Dutar music and art of bakhshi carry a spiritual origin that develops along with the history of the people and preserves their national identity in different epochs, not allowing it to be blurred by foreign or transitory trends. This is an integral part of the modern cultural life of the country, which, along with popular music, serves the purpose of creating and spiritual filling people’s lives, accompanies all holidays and major events in public life.

Starting from their historical prototypes in the name of Oghuz storytellers – ozans and the main character of the heroic epic “Gorkut Ata”, which composed songs and tales about the exploits of the oghuzs, the bakhshi were the main guardians of oral folk art – destans and legends, music and poetry. They handed down from generation to generation the traditions and moral precepts of their ancestors, providing a link between the past, present and future.

Nowadays, this temporary vertical is supplemented by a horizontal one, through which the national heritage of the Turkmen people acquires an international and global meaning.

Thus, the Moscow International Festival of Arts named after Nury Halmamedov “Sounds of Dutar”, which has been held in the Russian capital since 2015, has a noble mission of the cultural dialogue of peoples. The name of the festival was given according to the most famous work of Halmamedov, who wrote the play “Sounds of Dutar” (“Melody of Dutar”) in 1962, which for he received a prize from Aram Khachaturian at the All-Union competition of young composers.

The project “Sounds of Dutar” was originated from the experience of popularizing Turkmen music abroad, where it had a tremendous success. According to the Art Director of the Moscow International Festival “Sounds of Dutar”, composer and pianist Mamed Huseinov,

“Bakhshi can be compared to ancient Greek philosophers. They were allowed a lot, they were feared, they were respected. It is largely thanks to them that our poetic heritage has been preserved, because many works were restored according to bakhshies. Somewhere before the 30s of the 20th century, we did not have conservatories, but there was a mentoring tradition. It was very important to get a blessing from the mentor. One of the mandatory conditions was to make a pilgrimage to the burial places of the legendary patrons of music and musicians Ashik Aydyn pir and Baba Gammar. All folk musicians must go there to receive a blessing. Such is the veneration!”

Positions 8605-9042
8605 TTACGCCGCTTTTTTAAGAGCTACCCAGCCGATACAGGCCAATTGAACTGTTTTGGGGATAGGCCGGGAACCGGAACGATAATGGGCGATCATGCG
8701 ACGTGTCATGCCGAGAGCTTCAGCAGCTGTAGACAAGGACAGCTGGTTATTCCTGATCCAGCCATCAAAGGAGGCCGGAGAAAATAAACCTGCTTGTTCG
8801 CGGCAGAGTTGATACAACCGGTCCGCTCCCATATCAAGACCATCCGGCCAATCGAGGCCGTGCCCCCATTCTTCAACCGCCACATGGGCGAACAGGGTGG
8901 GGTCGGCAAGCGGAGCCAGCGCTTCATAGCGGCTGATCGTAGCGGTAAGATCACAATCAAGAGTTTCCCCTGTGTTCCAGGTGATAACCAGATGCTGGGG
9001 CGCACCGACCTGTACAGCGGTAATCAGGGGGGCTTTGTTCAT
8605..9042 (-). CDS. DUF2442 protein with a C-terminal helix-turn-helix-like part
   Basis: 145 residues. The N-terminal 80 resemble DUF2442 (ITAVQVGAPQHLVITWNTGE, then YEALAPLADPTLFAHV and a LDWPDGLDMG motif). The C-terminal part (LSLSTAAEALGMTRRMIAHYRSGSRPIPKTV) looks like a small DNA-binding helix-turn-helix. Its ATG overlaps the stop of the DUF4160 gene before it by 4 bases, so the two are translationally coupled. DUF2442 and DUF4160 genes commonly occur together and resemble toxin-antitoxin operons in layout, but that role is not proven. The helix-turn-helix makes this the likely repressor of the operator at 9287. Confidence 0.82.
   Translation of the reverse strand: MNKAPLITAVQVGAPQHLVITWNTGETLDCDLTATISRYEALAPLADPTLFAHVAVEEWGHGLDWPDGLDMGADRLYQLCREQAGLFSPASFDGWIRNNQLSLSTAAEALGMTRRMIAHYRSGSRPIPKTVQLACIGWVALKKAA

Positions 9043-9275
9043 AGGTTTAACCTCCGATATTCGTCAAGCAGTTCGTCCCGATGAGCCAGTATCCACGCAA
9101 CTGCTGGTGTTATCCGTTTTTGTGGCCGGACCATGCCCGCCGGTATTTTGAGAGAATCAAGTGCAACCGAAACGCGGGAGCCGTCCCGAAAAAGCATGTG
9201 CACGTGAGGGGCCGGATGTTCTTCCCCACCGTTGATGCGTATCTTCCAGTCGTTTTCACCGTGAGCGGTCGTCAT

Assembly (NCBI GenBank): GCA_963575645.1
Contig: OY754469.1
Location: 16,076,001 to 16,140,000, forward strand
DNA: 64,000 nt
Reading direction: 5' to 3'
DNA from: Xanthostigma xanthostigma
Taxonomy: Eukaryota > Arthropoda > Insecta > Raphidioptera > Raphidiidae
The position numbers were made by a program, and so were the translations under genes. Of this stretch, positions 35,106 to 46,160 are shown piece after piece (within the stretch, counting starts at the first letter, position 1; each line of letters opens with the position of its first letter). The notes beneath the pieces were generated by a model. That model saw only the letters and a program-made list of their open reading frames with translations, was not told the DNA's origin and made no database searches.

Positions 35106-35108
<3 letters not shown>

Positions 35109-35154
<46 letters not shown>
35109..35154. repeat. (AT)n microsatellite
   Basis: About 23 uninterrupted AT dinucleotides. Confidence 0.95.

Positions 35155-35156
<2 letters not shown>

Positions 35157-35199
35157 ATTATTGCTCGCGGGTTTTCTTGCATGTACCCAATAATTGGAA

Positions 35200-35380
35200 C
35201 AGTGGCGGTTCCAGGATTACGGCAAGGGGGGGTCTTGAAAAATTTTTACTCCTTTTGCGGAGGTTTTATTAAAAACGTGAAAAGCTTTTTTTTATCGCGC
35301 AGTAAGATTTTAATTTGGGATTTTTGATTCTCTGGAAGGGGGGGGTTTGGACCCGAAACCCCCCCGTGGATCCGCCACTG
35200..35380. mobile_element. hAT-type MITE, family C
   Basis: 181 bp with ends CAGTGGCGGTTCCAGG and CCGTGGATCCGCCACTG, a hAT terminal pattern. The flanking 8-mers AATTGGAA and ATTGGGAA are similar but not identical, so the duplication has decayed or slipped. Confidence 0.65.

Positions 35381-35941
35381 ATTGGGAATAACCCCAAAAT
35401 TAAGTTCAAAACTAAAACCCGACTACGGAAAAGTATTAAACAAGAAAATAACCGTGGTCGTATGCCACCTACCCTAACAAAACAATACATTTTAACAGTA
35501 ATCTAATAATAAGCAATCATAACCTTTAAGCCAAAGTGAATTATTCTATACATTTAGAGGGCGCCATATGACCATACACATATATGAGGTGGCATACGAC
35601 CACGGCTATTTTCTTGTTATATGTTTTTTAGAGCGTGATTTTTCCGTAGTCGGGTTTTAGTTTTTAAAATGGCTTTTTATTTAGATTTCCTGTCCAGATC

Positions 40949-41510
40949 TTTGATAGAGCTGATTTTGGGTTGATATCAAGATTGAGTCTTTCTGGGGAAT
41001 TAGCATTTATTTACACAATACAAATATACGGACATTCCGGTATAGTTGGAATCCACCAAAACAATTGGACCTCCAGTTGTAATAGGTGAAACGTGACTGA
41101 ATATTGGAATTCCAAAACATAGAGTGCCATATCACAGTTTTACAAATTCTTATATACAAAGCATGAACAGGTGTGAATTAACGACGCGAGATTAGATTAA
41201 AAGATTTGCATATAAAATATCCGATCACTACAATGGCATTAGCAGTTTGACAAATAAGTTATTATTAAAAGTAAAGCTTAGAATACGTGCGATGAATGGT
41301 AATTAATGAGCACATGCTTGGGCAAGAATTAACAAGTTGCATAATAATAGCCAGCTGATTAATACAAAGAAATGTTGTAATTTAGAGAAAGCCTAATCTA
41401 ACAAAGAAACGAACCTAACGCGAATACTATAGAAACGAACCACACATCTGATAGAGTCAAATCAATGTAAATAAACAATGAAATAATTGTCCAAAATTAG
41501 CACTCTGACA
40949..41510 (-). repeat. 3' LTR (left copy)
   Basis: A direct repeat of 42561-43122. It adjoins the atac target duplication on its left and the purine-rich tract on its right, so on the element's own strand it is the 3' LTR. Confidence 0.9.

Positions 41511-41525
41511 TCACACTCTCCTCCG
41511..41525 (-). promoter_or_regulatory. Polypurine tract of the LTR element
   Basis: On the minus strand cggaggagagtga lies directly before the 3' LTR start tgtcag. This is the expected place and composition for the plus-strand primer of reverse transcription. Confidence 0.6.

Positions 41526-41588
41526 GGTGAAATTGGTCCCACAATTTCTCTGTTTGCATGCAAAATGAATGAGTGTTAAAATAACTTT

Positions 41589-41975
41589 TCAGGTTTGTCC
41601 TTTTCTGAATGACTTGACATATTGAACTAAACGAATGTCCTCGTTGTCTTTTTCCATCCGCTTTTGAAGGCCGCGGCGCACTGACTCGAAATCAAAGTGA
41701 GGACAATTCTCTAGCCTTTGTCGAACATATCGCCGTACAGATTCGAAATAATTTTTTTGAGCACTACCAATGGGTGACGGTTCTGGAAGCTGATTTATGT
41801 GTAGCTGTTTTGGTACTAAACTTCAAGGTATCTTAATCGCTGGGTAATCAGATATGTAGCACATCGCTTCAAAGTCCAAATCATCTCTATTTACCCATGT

Reflecting on the goal and purpose of the Moscow International Festival “Sounds of Dutar”, its Art Director noted,

“As Hegel writes in his “Phenomenology of the spirit”, the Spirit of every nation must merge into the World – Universal spirit. I also really want Turkmen music to merge into the world art.”

According to well-known Russian cultural figures, the ideas and aspirations of this festival are in many ways in solidarity with the ideas of artistic enlightenment of the Moscow International Fund for UNESCO, which are aimed at preserving the heritage and mutual enrichment of cultures of different peoples.

In this regard, the news that the UNESCO Secretariat has registered a nomination for inclusion in the list of intangible cultural heritage of the dutar making craft, technical musical art of playing it and the art of bakhshi is of particular importance.

Both for Turkmenistan, which this year celebrates the 25th anniversary of its neutral international legal status, and for the entire world, which urgently needs to harmonize international relations and humanize geopolitics.

In the modern world, the music of bakhshi serves as a spiritual message and an ancient and eternal call for harmony, goodness and justice.

Ogulgozel REJEPOVA